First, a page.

FDA Approves First Vaccine for Dengue, With Restrictions

25 May, 2019
The US Food and Drug Administration (FDA) has approved the first vaccine to prevent dengue disease caused by all dengue virus serotypes (1, 2, 3, and 4) for people aged 9 through 16 years who have previously had laboratory-confirmed dengue infection and who live in endemic areas.

The vaccine, Dengvaxia (Sanofi Pasteur), is a live, attenuated vaccine given in three injections. The initial dose is followed by two additional injections 6 and 12 months later.

"Dengue disease is the most common mosquito-borne viral disease in the world and global incidence has increased in recent decades. While there is no cure for dengue disease, [this] approval is an important step toward helping to reduce the impact of this virus in endemic regions of the United States," Anna Abram, FDA deputy commissioner for policy, legislation, and international affairs, said in a news release.

Dengue is endemic in the US territories of American Samoa, Guam, Puerto Rico, and the US Virgin Islands.

A first dengue infection usually causes no symptoms or is a mild illness that resembles the flu or another viral infection. However, a subsequent infection can lead to severe dengue and may result in dengue hemorrhagic fever (DHF), which can be fatal. Most cases of severe dengue are associated with a second dengue virus infection. Because no drugs have been specifically approved for the treatment of dengue disease, care is limited to the management of symptoms.

"Infection by one type of dengue virus usually provides immunity against that specific serotype, but a subsequent infection by any of the other three serotypes of the virus increases the risk of developing severe dengue disease, which may lead to hospitalization or even death," said Peter Marks, MD, director of the FDA's Center for Biologics Evaluation and Research, in the press release. "As the second infection with dengue is often much more severe than the first, the FDA's approval of this vaccine will help protect people previously infected with dengue virus from subsequent development of dengue disease."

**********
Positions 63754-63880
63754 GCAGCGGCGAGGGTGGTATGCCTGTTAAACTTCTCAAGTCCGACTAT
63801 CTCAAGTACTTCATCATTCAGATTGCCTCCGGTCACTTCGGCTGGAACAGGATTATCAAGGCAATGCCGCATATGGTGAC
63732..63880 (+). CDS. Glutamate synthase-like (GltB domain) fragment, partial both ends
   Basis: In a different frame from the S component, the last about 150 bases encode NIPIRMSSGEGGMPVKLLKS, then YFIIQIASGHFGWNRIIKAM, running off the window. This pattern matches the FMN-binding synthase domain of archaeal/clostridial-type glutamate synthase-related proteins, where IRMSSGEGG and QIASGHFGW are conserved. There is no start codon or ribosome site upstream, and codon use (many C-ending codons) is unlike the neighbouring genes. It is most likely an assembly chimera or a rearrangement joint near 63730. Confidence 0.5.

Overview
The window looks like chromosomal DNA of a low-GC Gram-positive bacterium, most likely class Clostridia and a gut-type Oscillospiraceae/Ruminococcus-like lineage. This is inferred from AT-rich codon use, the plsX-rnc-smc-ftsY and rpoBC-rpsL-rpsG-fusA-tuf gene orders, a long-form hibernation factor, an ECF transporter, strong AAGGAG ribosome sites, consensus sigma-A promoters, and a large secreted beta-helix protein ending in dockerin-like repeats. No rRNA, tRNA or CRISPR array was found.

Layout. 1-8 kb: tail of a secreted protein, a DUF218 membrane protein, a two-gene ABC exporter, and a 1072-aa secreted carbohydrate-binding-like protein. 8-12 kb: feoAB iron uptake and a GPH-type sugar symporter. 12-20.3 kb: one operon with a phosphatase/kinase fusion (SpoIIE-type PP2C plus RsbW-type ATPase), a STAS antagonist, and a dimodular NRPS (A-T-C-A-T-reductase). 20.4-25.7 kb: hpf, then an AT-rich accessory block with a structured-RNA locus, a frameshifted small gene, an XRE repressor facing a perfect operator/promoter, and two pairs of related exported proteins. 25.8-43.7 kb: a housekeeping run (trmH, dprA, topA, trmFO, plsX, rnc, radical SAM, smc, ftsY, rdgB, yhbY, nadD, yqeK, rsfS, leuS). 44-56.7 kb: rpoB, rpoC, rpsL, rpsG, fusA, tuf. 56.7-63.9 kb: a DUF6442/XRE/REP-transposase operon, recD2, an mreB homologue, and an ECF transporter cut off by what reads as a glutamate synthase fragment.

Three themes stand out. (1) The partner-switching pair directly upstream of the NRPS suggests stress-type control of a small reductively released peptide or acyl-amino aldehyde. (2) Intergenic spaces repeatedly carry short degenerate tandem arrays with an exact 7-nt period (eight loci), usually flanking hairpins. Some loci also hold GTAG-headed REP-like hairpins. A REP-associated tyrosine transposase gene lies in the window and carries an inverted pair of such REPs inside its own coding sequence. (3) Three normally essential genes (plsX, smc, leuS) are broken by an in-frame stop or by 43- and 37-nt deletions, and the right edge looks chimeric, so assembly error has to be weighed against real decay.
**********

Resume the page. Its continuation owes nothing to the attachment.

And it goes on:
The safety and effectiveness of Dengvaxia were demonstrated in three randomized, placebo-controlled studies involving about 35,000 individuals in dengue-endemic areas, including Puerto Rico, Latin America, and the Asia Pacific region.

The vaccine was roughly 76% effective in preventing symptomatic, laboratory-confirmed dengue disease in individuals aged 9 to 16 years who had previously had laboratory-confirmed dengue disease.

The most commonly reported side effects with Dengvaxia are headache, muscle pain, joint pain, fatigue, injection site pain, and low-grade fever. The frequency of side effects was similar among patients who received Dengvaxia and those who received placebo. Side effects tended to decrease after each subsequent dose of the vaccine.

Dengvaxia is not approved for people not previously infected by any dengue virus serotype or for patients whose status regarding previous infection is unknown. "This is because in people who have not been infected with dengue virus, Dengvaxia appears to act like a first dengue infection — without actually infecting the person with wild-type dengue virus — such that a subsequent infection can result in severe dengue disease," the FDA says.

Therefore, the FDA advises healthcare professionals to evaluate individuals for prior dengue infection to avoid vaccinating persons who have not been previously infected by dengue virus. Confirmation of previous infection can be established through a medical record of the patient's having previously had a laboratory-confirmed dengue infection or through serologic testing prior to vaccination.

It is estimated that one third of the world's population live in areas at risk for infection by dengue virus. Each year, an estimated 400 million dengue virus infections occur globally, according to the US Centers for Disease Control and Prevention. Of these, roughly 500,000 cases develop into DHF, which contributes to about 20,000 deaths, primarily among children.
 
The FDA granted the Dengvaxia application priority review and a tropical disease priority review voucher under a program intended to encourage development of new drugs for the prevention and treatment of certain tropical diseases.

Source: medscape.com